This site uses cookies to deliver our services, improve performance, for analytics, and (if not signed in) for advertising. By using LibraryThing you acknowledge that you have read and understand our Terms of Service and Privacy Policy. Your use of the site and services is subject to these policies and terms.
Hide this

Results from Google Books

Click on a thumbnail to go to Google Books.

Cruel Shoes by Steve Martin

Cruel Shoes (1978)

by Steve Martin

MembersReviewsPopularityAverage ratingMentions
644922,309 (3.65)12
  1. 10
    Pure Drivel by Steve Martin (Anonymous user)
  2. 00
    Saturday Night Live: The First Twenty Years by Michael Cader (Anonymous user)
  3. 00
    Shopgirl by Steve Martin (Anonymous user)

Sign up for LibraryThing to find out whether you'll like this book.

No current Talk conversations about this book.

» See also 12 mentions

Showing 1-5 of 9 (next | show all)
Excellent short book of parables, stories, fragments, and literary absurdities from Actor, Comic and Musician Steve Martin. I am happy to have had time to read this now as I think it was well done. It probably couldn't be written now due to Sexism (Chapter titled, She Had the Jugs) and violence (suggestion to destroy works of art in Comedy Events You Can Do).
This book seems modeled on Jonathan Livingston Seagull's wisdom-on-every-page parable. The book design mimics the popular edition of Jonathan Livingston Seagull. It also seems modeled on Alice in Wonderland's logical non-sequiturs for its dry humor (for example The Complete Works of Alredo Francesi). Martin has written other works which since this aspire to higher seriousness, but this is short and still worth reading even now.
B&W Photos. ( )
  sacredheart25 | Apr 21, 2018 |
A collection of short stories so short that they would be called “flash fiction” today, Cruel Shoes highlights Martin’s absurdist sense of humor. The title story involves a shoe store clerk offering every pair of shoes in the store to a client and then saying “you’ve tried everything except for the cruel shoes,” which turn out to have non-Euclidean twists and turns and the client thinks they’re perfect. I’ll be honest, most of the stories make very little sense, but somehow they are still entertaining. Also, Steve Martin looks like a total badass on the cover. It’s a really quick read and I imagine any Steve Martin aficionado will enjoy it. ( )
  Jessiqa | Apr 17, 2018 |
So the good news it is Steve Martin, and this particular copy is from my grandparents - I remember my grandfather re-enacting 'well Ex-cuuuuuuuse me' and being a a 'wild and crazy guy'. I love Steve Martin now, saw him in concert a few years ago with the banjo. I wonder how well the act ages - written down, doesn't seem to be much here. Which of course was the point, all along. Its funny if you feel like laughing. ( )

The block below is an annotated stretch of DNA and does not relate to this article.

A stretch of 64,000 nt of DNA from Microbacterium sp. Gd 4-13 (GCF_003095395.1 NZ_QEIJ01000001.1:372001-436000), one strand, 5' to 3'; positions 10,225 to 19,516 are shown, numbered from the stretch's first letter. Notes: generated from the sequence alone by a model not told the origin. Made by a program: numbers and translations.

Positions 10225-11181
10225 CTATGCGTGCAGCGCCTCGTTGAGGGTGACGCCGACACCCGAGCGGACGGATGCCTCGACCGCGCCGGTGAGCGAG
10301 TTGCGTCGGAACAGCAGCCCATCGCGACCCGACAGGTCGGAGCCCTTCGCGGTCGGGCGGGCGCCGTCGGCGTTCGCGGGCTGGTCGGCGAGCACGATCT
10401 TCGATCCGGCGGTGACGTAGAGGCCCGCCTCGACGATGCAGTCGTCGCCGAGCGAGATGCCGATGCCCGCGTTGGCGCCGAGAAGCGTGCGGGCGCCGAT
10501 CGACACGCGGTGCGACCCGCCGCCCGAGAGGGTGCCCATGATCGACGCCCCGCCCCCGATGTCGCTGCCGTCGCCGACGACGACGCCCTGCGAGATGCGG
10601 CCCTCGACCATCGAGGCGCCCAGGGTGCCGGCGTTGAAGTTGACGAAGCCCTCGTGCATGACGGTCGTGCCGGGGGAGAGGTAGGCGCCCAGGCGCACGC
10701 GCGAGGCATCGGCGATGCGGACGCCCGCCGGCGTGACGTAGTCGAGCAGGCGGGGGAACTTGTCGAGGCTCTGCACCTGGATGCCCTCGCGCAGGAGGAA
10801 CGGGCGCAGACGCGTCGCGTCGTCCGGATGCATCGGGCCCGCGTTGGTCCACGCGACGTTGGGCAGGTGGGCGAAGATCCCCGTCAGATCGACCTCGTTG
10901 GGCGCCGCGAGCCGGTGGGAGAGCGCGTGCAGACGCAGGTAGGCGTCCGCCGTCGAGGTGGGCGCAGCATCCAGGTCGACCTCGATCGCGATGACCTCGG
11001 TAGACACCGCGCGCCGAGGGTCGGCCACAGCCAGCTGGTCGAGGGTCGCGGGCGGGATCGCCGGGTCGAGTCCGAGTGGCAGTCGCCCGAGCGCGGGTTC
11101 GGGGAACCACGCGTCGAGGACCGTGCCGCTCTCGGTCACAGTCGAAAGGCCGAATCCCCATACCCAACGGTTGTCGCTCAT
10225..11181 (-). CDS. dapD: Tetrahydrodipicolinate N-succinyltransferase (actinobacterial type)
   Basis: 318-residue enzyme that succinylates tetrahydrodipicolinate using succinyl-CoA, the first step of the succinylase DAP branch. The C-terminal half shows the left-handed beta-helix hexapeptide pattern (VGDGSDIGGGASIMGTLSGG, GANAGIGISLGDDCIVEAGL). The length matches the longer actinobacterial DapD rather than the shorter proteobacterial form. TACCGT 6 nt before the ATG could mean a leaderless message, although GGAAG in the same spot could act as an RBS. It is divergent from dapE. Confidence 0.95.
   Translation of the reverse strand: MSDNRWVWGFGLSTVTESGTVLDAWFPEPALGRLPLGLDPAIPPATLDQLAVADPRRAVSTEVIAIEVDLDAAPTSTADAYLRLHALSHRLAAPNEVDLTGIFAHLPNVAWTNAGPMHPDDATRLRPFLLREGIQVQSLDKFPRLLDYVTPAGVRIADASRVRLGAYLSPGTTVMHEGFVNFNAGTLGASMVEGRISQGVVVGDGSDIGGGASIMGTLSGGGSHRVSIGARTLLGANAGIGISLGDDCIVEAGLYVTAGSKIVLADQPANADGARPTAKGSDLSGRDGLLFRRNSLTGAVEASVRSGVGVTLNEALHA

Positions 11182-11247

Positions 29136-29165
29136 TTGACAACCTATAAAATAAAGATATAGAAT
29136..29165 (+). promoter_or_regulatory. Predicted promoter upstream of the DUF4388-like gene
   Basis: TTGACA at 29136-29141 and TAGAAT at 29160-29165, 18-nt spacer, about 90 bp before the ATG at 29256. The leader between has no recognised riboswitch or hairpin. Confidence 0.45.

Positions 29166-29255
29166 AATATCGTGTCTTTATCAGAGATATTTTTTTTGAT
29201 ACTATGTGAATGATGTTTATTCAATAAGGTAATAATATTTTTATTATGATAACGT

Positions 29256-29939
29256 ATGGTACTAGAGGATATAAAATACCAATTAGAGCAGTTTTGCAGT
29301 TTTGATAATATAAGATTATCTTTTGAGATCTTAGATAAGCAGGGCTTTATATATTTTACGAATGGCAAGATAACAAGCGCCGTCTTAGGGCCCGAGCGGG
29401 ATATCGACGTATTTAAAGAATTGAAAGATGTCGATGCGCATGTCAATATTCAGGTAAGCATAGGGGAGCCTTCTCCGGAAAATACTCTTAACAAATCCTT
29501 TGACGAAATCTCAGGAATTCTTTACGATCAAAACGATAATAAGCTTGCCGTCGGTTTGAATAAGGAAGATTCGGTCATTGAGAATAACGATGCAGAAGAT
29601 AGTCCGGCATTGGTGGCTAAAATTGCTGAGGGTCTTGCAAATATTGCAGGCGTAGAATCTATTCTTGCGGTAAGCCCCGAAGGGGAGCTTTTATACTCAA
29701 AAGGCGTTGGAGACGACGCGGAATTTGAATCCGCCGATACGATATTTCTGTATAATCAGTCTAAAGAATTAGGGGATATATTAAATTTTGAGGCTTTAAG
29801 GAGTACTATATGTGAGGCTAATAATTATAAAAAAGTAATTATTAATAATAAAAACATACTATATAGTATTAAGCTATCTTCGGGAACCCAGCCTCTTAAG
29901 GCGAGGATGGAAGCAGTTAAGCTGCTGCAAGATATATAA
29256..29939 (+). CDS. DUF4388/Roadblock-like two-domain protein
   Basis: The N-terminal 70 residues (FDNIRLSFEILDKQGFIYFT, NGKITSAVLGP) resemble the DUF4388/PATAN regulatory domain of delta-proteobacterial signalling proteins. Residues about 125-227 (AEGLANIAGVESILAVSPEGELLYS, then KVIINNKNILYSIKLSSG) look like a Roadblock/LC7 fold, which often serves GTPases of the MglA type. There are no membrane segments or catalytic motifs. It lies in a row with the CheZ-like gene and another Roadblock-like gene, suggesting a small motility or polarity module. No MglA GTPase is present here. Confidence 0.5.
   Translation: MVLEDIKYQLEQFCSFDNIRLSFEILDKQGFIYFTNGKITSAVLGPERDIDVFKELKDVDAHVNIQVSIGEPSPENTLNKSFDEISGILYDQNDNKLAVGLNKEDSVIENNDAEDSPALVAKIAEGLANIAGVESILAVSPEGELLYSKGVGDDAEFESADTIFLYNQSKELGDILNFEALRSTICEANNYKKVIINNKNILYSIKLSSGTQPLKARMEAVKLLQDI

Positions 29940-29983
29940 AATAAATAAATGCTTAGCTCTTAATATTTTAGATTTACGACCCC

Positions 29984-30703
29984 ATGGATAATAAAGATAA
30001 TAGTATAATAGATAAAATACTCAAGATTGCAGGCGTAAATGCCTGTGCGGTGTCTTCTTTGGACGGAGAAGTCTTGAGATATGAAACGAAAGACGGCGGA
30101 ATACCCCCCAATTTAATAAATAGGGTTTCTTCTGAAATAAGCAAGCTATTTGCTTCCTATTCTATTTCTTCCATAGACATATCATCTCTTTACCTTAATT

kcshankd | Sep 13, 2016 |
Ok, I laughed & laughed. We all know what a wild & crazy guy Steve is, this book proves it…SMILE* ( )
  Madamxtra | Jul 13, 2013 |
I totally get Steve Martin. I think. His humor isn’t always funny, but that’s what makes it so funny sometimes.

When reading Cruel Shoes, a collection of shorts written by Martin, I found myself sometimes laughing out loud, to the concern of my family. Other passages were so funny that they warranted non-laughter. Still others were unfunny, and at this, I had to make a decision as to whether I should laugh anyway or not, just in case somebody saw me reading the book, not laughing, and wondering “Does he even get it?”

Steve Martin is quite a character: a musician, a writer, and actor, and often, all three at once. He can sputter sheer gibberish for 30 minutes and make it funny. While other comedians may try this as well, it typically fails. I think the key differences is that we KNOW that Martin is intelligent. He has a track record. With the other comedians, we wonder if they’re just “special.”

Nevertheless, Martin shows off his skill with the pen in this collection, and his skill compares to his mastery of acting, or even of banjo playing. Ultimately, if you enjoy his work, for whatever media that may be, you may also enjoy this little volume. ( )
  aethercowboy | Dec 28, 2012 |
Showing 1-5 of 9 (next | show all)
no reviews | add a review
You must log in to edit Common Knowledge data.
For more help see the Common Knowledge help page.
Series (with order)
Canonical title
Original title
Alternative titles
Original publication date
Important places
Important events
Related movies
Awards and honors
To the audience, without whom I would only be myself.
First words
You are walking down a country road.
Last words
(Click to show. Warning: May contain spoilers.)
Disambiguation notice
Publisher's editors
Publisher series
Original language
Canonical DDC/MDS

References to this work on external resources.

Wikipedia in English (1)

Book description
Haiku summary

No descriptions found.

Martin's extravagant sense of wit marks this collection of previously unreleased short pieces introducing such potential classics as "Women without Bones," "How to Fold Soup," and "Dogs in My Nose."

» see all 2 descriptions

Quick Links

Popular covers


Average: (3.65)
1 3
1.5 1
2 9
2.5 6
3 40
3.5 3
4 35
5 34

Is this you?

Become a LibraryThing Author.


About | Contact | Privacy/Terms | Help/FAQs | Blog | Store | APIs | TinyCat | Legacy Libraries | Early Reviewers | Common Knowledge | 134,227,607 books! | Top bar: Always visible